NASA’s successor to the Hubble Space Telescope, the James Webb Space Telescope, is inching closer to its launch date.
Last month, final functional performance tests on the telescope were completed in California. This included the comprehensive systems test which ensured that the internal electronics components of the telescope were working correctly. Data from a previous version of this test was compared with data after the launch environment test so that engineers could check that systems would continue to work after the challenging environment of a launch — which involves factors like extreme vibration, acceleration forces, and swings in temperature.
Another test, called the ground segment test, ensured that the spacecraft will be able to send and receive data from the ground. All four of the telescope’s instruments were able to send data to mission operations via NASA’s Deep Space Network.
With these tests complete, the telescope is almost ready for its launch in October this year.
“It’s been amazing to witness the level of expertise, commitment, and collaboration across the team during this important milestone,” said Jennifer Love-Pruitt, Northrop Grumman’s electrical vehicle engineering lead on the Webb observatory, in a statement. “It’s definitely a proud moment because we demonstrated Webb’s electrical readiness. The successful completion of this test also means we are ready to move forward toward launch and on-orbit operations.”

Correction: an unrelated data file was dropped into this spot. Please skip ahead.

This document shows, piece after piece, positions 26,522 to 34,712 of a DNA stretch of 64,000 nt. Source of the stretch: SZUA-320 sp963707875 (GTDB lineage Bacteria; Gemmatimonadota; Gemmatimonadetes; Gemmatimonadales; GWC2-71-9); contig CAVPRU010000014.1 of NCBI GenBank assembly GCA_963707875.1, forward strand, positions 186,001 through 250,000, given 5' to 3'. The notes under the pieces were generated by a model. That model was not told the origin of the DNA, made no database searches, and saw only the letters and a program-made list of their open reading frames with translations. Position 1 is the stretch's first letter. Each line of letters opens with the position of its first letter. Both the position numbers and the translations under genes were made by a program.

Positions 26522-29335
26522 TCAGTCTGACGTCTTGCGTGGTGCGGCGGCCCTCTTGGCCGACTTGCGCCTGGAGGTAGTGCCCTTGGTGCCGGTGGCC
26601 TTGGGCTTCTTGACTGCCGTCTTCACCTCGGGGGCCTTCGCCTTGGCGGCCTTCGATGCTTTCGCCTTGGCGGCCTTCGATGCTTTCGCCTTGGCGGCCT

“Working in a pandemic environment, of course, is a challenge, and our team has been doing an excellent job working through its nuances. That’s a real positive to highlight, and it’s not just for this test but all of the tests we’ve safely completed leading up to this one,” said Bonnie Seaton, deputy ground segment & operations manager at Goddard. “This recent success is attributable to many months of preparation, the maturity of our systems, procedures, and products, and the proficiency of our team.”
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